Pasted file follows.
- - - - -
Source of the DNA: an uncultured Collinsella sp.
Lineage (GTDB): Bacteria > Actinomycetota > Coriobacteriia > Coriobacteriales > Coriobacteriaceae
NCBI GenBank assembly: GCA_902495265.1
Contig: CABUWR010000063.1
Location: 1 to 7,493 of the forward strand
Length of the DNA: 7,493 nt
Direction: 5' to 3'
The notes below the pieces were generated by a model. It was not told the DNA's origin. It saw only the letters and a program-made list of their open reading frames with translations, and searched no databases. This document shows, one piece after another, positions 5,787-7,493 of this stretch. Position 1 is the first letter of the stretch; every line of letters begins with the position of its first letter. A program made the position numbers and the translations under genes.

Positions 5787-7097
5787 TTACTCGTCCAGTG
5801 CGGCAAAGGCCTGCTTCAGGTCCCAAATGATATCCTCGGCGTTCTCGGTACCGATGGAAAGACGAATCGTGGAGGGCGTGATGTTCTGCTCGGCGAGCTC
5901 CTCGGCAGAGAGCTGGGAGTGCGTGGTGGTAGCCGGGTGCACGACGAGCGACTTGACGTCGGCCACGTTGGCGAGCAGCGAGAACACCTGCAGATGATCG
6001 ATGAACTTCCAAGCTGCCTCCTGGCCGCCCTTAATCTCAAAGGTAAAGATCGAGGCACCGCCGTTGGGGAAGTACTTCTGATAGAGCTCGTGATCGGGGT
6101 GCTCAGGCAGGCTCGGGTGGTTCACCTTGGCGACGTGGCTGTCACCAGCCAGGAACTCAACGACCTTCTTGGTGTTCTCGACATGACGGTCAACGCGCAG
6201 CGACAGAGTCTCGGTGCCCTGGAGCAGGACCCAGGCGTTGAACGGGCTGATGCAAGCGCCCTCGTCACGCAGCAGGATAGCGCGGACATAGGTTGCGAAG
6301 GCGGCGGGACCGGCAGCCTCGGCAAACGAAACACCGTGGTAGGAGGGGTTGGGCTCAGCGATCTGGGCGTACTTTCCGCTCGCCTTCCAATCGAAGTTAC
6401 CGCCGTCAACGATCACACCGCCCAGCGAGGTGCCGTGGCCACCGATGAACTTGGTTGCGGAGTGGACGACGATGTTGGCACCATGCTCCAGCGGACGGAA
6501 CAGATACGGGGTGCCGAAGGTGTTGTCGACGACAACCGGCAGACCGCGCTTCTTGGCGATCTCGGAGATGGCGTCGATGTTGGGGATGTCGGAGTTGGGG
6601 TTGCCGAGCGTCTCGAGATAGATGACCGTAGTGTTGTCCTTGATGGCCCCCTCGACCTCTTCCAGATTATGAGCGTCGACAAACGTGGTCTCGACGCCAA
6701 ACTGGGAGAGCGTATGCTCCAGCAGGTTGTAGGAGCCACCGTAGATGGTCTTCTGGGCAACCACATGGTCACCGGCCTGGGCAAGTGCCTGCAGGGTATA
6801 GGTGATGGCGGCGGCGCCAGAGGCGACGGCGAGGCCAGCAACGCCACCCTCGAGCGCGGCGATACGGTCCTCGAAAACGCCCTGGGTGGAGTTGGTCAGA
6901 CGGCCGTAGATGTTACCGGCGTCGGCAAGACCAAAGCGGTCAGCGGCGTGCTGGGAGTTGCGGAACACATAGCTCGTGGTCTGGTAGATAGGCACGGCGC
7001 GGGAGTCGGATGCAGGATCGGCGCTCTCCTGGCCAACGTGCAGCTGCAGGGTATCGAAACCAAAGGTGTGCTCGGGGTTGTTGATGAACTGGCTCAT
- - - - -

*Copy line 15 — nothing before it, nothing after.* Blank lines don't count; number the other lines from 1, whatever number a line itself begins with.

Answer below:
6201 CGACAGAGTCTCGGTGCCCTGGAGCAGGACCCAGGCGTTGAACGGGCTGATGCAAGCGCCCTCGTCACGCAGCAGGATAGCGCGGACATAGGTTGCGAAG